Louisiana rapper speaks to BET.com about "giving fans what they want to hear" with upcoming album.
Rap would be hard pressed to find an example of a redemption story quite like Lil Boosie's.
Up until two weeks ago Torrence "Lil Boosie" Hatch was an inmate at the Louisiana State Penitentiary where he had been since 2009 on a parole violation that escalated to capital murder, an acquittal in 2012, and a drug conviction to follow. While he was behind bars, the 31-year-old become a rap champion of sorts, and now that the "Free Boosie" movement can happily quell, the Louisiana native wants to lift himself to "Jay Z status," he tells BET.com.
As the world learned from his press conference last week, Boosie has been pretty busy since he got out. A book, movie, and clothing line are all in the works, plus an album (he's already written over 1,000 songs), and collaborations with 2 Chainz, and T.I.
Needless to say, the last several days have been packed.
"My time has basically [been] wit' my kids," he explains. "[Then] from five in the evening to three in the mooring, [I'm] in the studio, everyday/ I'm just working on my music, and catching up with my family and my kids."
Boosie's currently untitled release is his first studio LP in four years, and if he gets his way, one huge pop star will be attached. "We gon' get Justin Bieber on the album," assures the Trill Entertainment rapper. "It's gonna be a classic album."
Producing a memorable project doesn't add any pressure on Boosie's shoulders, but he has taken a few notes over the years. From what he's noticed, rap has been missing "realness" since he's been gone. Going a step further, he says there is too much focus on opulence.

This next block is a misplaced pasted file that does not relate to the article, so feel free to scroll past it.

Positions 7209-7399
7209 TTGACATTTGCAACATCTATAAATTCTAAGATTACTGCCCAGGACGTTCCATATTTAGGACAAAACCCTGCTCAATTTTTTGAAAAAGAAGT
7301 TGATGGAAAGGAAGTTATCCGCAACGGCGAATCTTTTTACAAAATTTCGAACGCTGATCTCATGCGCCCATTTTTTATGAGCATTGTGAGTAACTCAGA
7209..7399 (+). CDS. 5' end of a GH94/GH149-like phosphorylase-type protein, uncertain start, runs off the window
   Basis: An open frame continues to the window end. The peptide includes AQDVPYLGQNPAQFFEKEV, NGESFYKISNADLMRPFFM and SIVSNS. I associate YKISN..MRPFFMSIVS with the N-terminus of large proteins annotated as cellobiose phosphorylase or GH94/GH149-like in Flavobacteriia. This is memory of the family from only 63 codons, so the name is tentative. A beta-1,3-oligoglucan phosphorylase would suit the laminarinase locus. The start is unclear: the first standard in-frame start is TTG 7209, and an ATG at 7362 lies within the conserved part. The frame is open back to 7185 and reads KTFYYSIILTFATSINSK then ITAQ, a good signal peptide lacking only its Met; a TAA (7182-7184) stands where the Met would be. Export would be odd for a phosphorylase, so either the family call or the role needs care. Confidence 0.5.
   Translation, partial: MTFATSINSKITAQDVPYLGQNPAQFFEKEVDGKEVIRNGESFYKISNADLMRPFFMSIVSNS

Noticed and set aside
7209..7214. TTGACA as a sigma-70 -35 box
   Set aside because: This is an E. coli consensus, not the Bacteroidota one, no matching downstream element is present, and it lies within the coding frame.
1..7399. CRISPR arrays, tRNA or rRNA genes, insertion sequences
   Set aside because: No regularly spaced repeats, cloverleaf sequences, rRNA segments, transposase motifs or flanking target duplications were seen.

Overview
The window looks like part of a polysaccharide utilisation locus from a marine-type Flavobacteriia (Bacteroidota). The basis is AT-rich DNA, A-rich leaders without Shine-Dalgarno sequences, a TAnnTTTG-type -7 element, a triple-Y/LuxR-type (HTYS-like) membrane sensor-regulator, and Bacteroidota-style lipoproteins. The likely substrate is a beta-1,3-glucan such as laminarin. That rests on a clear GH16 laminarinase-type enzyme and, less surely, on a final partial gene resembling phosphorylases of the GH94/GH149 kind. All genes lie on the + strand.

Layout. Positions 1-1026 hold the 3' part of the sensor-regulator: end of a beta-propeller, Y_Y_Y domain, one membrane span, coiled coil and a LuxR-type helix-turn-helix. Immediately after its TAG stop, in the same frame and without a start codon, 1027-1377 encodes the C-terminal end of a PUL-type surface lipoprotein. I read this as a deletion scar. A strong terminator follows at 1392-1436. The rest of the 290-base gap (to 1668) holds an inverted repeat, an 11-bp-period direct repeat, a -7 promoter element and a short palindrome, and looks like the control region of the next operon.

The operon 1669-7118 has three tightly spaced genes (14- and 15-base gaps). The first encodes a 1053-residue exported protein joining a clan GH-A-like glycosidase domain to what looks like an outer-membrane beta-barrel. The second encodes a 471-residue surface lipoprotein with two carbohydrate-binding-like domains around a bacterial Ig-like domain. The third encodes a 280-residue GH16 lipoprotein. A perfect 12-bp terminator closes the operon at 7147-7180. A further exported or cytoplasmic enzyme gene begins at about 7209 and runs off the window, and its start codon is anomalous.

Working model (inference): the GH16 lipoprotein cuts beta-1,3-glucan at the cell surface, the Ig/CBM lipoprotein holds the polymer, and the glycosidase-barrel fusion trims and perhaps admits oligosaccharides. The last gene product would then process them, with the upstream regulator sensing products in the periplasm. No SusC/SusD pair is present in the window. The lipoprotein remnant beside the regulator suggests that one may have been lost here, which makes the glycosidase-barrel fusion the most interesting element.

"When I came home I turned on the radio it was like everything I hear is about money and millions of dollars, and bottles, and models, and things like that," Boosie notes."I don't hear people talking about single mothers, I don't hear people talking about kids trying to go to college and don't have the funds to go. I don't hear people talking about what's really going on in the neighborhoods, what's really going on period. You just really hear people mostly talking about themselves and what they got."
In the future, he aspires to spread out in different directions, like Hov has done with the Roc Nation record label, in addition to sports, film, and management ventures. Climbing up to Jay's level is a slow journey, and one that Bossie says he's ready for.
"I know it'll take a little time," he admits. "I'm from poverty, I'm never satisfied with anything I do. I'm just trying to stay focused and get to that status."
Acting (only if it comes with a huge paycheck), a move to Los Angeles, and much more is also in the cards, he said. "I'm just here to show the world that I make quality music. Big things are on the way with Boosie, just know that."
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(Photo: Bryan Bedder/Getty Images)